This rabbi is joining the German army, 90 years after Hitler expelled Jewish soldiers

Rabbi Zsolt Balla will be the German military's first chief rabbi in almost nine decades.

Berlin (CNN)During Germany's Covid-19 lockdown, Rabbi Zsolt Balla earned a devoted online following, live-streaming prayer services on Facebook.

Now, as the country begins to open up, he's taking on a previously unimaginable job as the German military's chief rabbi -- its first in almost 90 years, since Adolf Hitler expelled Jews from the armed forces in the 1930s.
All this, and he didn't even know he was Jewish and the son of a Holocaust survivor until he was nine.
    A rabbi proudly joining the German army eight decades after the Nazis orchestrated the Holocaust is a hugely symbolic moment for the Jewish community.
      Balla will be sworn in at a synagogue in Leipzig, eastern Germany, on Monday; officials hope his appointment will highlight the open and diverse face of the country's modern-day armed forces, the Bundeswehr.
      But it comes against the backdrop of a series of far-right extremist scandals within the German military and police in recent years, and amid rising levels of anti-Semitism across the country.
      Last year the military's elite commando force -- known as KSK -- was partially disbanded after a report found far-right extremism within its ranks, though Defense Minister Annegret Kramp-Karrenbauer announced on Tuesday that the reformed unit will continue, despite calls for its dissolution.
        A separate elite state police unit -- called SEK -- was dissolved last week after its officers were alleged to have glorified the Nazis in an online chat group.
        This photo postcard, issued around 1915 to 1916, shows military Jewish chaplain Dr. Jacob Sänger (middle). A Catholic and Protestant clergyman stand either side.
        "I think every responsible person should be worried about this issue," Balla, 42, said of extremism in Germany's armed forces.
        Military rabbis will not "solve every single problem within one week," he told CNN by phone from his Leipzig home. But, he added: "We have to work with a vision for the future, of how we want German society and the Bundeswehr to look like in a decade."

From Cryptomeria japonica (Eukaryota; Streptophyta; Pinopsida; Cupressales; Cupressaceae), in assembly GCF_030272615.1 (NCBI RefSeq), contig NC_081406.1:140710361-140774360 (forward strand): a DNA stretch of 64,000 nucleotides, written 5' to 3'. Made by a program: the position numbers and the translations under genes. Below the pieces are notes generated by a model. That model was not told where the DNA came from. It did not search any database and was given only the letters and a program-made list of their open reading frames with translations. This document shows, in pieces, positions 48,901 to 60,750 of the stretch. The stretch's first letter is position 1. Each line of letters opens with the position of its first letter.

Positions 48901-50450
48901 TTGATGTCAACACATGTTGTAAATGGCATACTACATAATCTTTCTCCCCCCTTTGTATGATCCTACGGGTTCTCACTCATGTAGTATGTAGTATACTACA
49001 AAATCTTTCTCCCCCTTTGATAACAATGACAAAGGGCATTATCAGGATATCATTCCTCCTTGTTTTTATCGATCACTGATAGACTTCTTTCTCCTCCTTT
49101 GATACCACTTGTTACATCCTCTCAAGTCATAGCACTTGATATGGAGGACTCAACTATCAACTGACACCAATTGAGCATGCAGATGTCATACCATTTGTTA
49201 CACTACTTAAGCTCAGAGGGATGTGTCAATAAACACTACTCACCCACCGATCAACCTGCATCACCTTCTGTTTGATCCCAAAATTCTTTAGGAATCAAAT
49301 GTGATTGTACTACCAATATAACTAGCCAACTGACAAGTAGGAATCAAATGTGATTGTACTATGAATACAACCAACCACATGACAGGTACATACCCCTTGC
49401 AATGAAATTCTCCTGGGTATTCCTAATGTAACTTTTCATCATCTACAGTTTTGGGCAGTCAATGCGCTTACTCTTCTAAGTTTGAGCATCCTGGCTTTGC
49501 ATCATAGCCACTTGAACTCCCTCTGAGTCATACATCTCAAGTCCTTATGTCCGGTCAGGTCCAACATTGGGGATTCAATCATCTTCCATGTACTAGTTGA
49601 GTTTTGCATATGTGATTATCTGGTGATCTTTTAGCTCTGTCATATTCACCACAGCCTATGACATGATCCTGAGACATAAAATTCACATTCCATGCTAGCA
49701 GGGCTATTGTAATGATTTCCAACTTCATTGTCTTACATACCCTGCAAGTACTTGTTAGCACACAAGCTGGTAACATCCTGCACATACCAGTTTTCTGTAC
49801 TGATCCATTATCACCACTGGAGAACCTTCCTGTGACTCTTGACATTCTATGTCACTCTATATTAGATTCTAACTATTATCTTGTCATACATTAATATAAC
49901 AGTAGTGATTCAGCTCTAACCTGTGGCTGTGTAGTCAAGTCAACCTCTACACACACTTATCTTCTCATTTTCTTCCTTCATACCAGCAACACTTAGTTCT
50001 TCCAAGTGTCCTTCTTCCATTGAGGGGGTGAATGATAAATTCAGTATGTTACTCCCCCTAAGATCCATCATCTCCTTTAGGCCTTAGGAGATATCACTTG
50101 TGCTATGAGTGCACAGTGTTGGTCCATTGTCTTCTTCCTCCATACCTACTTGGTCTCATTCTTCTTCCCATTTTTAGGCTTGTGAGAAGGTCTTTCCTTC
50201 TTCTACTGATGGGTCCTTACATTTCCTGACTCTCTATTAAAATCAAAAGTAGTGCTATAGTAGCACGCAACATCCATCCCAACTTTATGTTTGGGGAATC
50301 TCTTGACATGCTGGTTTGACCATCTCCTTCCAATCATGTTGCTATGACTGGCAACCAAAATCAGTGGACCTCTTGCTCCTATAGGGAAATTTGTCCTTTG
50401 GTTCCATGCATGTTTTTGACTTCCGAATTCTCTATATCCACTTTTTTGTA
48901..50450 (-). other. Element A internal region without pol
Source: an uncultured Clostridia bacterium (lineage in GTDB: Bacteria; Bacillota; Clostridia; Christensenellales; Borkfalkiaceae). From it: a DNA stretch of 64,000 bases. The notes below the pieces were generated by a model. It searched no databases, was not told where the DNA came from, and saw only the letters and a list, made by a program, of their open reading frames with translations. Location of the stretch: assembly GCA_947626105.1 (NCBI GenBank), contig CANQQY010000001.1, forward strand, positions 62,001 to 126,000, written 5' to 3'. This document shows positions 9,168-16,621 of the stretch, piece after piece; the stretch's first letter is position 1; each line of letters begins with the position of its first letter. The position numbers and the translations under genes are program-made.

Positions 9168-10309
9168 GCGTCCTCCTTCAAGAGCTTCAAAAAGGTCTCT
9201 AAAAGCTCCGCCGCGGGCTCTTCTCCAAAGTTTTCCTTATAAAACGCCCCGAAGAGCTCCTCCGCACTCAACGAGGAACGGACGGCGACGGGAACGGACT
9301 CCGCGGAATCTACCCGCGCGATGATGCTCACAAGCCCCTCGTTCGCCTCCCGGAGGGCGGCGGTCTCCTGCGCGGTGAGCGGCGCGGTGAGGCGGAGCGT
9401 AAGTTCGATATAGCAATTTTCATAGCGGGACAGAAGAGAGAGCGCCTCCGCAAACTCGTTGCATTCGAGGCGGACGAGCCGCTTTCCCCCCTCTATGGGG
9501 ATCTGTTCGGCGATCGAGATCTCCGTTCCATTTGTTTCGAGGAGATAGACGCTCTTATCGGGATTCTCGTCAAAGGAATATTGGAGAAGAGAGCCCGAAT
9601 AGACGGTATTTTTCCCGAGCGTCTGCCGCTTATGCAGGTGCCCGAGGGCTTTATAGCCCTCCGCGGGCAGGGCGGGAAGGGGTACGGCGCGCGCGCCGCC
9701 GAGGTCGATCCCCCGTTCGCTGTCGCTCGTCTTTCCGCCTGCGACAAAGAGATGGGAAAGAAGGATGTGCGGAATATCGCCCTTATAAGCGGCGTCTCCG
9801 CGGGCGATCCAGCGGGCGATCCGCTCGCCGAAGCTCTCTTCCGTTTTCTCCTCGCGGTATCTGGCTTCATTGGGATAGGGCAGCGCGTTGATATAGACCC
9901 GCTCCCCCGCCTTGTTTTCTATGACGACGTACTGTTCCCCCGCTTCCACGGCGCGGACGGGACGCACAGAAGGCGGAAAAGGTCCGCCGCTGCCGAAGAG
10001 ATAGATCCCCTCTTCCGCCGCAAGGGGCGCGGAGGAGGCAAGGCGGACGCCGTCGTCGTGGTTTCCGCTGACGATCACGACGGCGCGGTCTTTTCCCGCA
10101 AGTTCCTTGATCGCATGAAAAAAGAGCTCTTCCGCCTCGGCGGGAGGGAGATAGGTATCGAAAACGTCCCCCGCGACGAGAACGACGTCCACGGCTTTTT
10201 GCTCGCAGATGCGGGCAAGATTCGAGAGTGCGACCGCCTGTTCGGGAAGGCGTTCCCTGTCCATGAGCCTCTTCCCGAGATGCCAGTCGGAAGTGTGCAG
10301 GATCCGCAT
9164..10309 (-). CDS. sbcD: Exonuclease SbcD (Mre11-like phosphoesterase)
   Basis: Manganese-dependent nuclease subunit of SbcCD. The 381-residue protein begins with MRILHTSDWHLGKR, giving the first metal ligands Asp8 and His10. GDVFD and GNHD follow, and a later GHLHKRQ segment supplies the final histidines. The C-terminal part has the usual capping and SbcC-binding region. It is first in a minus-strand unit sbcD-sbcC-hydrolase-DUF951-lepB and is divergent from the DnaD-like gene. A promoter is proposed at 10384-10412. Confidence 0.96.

Balla will eventually be one of up to 10 rabbis providing pastoral care for the estimated 80 to 300 Jewish soldiers currently serving in the Bundeswehr. The estimates are based on voluntary disclosures.
        Much like Christian chaplains, the rabbis will hold religious services and offer counselling -- open to soldiers of all faiths -- in what Balla hopes will be "part of the ethical education of all the soldiers in the Bundeswehr." There are currently Catholic, Protestant and, from Monday, Jewish chaplains in the German military.

        Not the same Germany

        The last time rabbis were part of Germany's armed forces was during World War I, when around 100,000 Jewish soldiers fought for the country.
        Jews were banned from serving in the military shortly after Hitler assumed power in 1933, as part of the Nazis' early efforts to remove them from public life.
        After the crimes of the Wehrmacht, the Nazi-era military, no Jewish person could imagine serving in the German army, says Anthony Kauders, a professor who specializes in German-Jewish modern history at the UK's Keele University. Those who continued to live in what he called Germany's "blood-soaked land" in the aftermath of World War II were even considered "traitors" by some Jews elsewhere, he says.
        In the immediate post-war years, a divided Germany opted for a culture of silence around its Nazi-era atrocities, but in recent decades this has shifted to a culture of remembrance -- "Erinnerungskultur" -- which sees schoolchildren educated about the horrors of the Holocaust from an early age.
        Balla says there is an "understanding that Germany really did its best among European countries to face and confront its past, and I think it should be acknowledged."
        That doesn't mean "everything is perfect," he says, pointing to the ongoing problem of anti-Semitism and hate crime in the country.
        But he believes the way to combat extremism is to work together. Germany's Jewish community "don't just want to shout about the bad things," he says. "We want to do our part."
        The "Jewish community has changed," Balla says, adding: "We understand that this is not the same Germany."
        A post-World War II displaced persons camp football team, in Berlin 1949.